The movie studio Blumhouse Productions has become known for doing less with more. Namely, turning low-budget flicks — think “Paranormal Activity,” “The Purge” franchise and indie sensation “Whiplash” -- into blockbuster hits.
So what’s the formula? Blumhouse CEO Jason Blum outlined it in a conversation with Peter Kafka at Recode’s Code Media conference at The Ritz-Carlton in Dana Point, Calif., on Monday evening.
The studio typically spends no more than $4 million to $5 million on a film — and that number isn’t pulled out of thin air. Blum said digital distribution through channels like iTunes can guarantee about $2 million in sales in the U.S. and another $2 million overseas.
Blumhouse also doesn’t decide on whether a movie is going to the big screen or straight through digital until it’s finished. So even if a film bombs and isn’t even put into theaters, the worst-case scenario is typically a $1 million loss.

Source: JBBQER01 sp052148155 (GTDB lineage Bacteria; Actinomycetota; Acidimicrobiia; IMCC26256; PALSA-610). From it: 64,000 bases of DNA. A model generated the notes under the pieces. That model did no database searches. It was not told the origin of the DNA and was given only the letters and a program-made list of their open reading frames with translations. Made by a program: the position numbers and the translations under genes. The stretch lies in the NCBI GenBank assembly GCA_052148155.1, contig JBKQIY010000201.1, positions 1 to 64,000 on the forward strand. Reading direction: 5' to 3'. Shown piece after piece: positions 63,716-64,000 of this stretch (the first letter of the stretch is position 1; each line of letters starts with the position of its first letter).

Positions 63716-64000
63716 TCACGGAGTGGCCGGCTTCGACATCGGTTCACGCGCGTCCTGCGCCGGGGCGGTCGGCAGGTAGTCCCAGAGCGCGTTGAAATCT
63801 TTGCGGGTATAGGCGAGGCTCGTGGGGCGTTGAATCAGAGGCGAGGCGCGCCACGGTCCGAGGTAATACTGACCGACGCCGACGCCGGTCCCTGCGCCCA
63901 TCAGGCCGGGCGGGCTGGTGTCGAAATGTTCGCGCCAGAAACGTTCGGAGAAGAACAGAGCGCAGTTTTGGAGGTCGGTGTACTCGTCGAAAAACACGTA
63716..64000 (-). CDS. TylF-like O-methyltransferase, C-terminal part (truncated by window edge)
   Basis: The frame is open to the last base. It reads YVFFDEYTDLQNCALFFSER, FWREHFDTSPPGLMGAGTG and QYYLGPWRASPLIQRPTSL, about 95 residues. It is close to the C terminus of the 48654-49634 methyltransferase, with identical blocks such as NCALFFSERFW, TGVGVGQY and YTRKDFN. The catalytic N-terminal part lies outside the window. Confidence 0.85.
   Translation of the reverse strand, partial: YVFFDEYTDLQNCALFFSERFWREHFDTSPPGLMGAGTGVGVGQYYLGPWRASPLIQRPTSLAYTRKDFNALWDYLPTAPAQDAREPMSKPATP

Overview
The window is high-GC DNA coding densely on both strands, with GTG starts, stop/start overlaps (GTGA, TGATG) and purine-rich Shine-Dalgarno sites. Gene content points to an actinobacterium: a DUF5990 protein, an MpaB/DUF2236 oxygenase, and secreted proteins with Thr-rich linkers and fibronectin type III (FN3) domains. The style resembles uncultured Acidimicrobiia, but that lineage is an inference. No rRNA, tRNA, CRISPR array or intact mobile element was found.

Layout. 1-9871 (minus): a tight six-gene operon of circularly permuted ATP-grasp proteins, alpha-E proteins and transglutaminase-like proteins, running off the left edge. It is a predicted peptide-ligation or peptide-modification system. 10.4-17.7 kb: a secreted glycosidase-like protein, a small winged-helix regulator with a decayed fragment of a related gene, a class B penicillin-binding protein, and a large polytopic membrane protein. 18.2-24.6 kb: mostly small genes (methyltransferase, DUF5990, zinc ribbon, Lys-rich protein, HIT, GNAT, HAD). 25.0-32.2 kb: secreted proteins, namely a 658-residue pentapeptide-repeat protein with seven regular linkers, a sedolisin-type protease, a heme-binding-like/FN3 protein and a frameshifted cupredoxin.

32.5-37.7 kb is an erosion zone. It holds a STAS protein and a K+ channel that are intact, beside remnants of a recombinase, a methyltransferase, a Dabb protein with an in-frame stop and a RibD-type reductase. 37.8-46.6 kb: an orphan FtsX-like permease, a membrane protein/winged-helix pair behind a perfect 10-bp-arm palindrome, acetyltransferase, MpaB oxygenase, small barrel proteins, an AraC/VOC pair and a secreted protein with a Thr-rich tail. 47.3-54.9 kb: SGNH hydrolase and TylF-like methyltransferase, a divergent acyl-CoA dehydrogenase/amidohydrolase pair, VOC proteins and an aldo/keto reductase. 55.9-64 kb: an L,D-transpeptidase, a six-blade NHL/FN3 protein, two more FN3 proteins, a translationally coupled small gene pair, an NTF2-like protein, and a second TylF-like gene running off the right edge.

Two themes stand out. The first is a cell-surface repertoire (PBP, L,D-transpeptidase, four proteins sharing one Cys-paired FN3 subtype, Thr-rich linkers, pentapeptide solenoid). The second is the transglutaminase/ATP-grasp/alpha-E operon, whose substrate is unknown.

“I say to the directors ‘I guarantee your movie will be seen, but I’m not guaranteeing how it will be seen,’” Blum said.
What kind of director would accept that pitch? The ones who have a huge hit followed up by bombs, and now feel burnt.
“They’re pissed ... at the system,” he said.
Lastly, genre matters. Blumhouse typically has the most success with its model with horror flicks.
“Horror works because you don’t need [big] names ... you just need a concept.”
This article originally appeared on Recode.net.